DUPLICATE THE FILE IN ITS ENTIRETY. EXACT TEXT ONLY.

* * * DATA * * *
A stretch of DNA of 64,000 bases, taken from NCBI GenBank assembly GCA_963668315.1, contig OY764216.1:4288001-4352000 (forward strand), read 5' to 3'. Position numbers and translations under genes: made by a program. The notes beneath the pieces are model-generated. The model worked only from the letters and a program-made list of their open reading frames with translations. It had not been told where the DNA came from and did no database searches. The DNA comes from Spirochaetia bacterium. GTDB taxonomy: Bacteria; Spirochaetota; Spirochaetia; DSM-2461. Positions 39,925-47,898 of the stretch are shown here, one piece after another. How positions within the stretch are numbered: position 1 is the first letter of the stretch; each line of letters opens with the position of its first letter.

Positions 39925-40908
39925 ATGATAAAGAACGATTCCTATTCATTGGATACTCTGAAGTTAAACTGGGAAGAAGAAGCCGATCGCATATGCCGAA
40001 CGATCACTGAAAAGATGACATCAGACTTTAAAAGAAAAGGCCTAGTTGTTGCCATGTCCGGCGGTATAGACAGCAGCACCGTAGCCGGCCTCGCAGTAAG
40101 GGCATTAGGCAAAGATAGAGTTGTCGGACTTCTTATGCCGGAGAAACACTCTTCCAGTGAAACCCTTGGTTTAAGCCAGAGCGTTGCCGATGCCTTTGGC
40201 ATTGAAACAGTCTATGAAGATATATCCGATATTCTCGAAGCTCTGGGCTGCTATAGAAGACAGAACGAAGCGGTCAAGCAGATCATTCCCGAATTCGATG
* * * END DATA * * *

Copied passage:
A stretch of DNA of 64,000 bases, taken from NCBI GenBank assembly GCA_963668315.1, contig OY764216.1:4288001-4352000 (forward strand), read 5' to 3'. Position numbers and translations under genes: made by a program. The notes beneath the pieces are model-generated. The model worked only from the letters and a program-made list of their open reading frames with translations. It had not been told where the DNA came from and did no database searches. The DNA comes from Spirochaetia bacterium. GTDB taxonomy: Bacteria; Spirochaetota; Spirochaetia; DSM-2461. Positions 39,925-47,898 of the stretch are shown here, one piece after another. How positions within the stretch are numbered: position 1 is the first letter of the stretch; each line of letters opens with the position of its first letter.

Positions 39925-40908
39925 ATGATAAAGAACGATTCCTATTCATTGGATACTCTGAAGTTAAACTGGGAAGAAGAAGCCGATCGCATATGCCGAA
40001 CGATCACTGAAAAGATGACATCAGACTTTAAAAGAAAAGGCCTAGTTGTTGCCATGTCCGGCGGTATAGACAGCAGCACCGTAGCCGGCCTCGCAGTAAG
40101 GGCATTAGGCAAAGATAGAGTTGTCGGACTTCTTATGCCGGAGAAACACTCTTCCAGTGAAACCCTTGGTTTAAGCCAGAGCGTTGCCGATGCCTTTGGC
40201 ATTGAAACAGTCTATGAAGATATATCCGATATTCTCGAAGCTCTGGGCTGCTATAGAAGACAGAACGAAGCGGTCAAGCAGATCATTCCCGAATTCGATG